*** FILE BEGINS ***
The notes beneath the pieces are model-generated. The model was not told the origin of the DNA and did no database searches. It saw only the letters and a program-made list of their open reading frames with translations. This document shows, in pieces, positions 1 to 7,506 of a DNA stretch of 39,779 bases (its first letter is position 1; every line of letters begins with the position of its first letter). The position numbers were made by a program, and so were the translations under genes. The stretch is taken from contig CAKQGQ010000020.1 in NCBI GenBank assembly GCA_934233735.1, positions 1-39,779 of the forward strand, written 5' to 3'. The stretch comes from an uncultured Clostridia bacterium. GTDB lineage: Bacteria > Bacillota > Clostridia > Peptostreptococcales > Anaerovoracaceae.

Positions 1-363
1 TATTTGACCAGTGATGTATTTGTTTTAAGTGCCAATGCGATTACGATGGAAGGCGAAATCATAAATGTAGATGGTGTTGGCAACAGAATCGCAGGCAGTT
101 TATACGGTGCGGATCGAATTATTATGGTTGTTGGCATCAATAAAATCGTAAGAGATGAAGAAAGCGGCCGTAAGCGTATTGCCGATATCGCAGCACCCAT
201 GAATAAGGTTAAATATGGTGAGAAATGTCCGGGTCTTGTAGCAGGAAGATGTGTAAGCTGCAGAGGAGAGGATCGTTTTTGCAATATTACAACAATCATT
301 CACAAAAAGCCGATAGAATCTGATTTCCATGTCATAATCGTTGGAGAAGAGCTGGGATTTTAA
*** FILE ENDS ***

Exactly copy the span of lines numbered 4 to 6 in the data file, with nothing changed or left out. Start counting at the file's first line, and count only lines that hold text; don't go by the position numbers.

101 TATACGGTGCGGATCGAATTATTATGGTTGTTGGCATCAATAAAATCGTAAGAGATGAAGAAAGCGGCCGTAAGCGTATTGCCGATATCGCAGCACCCAT
201 GAATAAGGTTAAATATGGTGAGAAATGTCCGGGTCTTGTAGCAGGAAGATGTGTAAGCTGCAGAGGAGAGGATCGTTTTTGCAATATTACAACAATCATT
301 CACAAAAAGCCGATAGAATCTGATTTCCATGTCATAATCGTTGGAGAAGAGCTGGGATTTTAA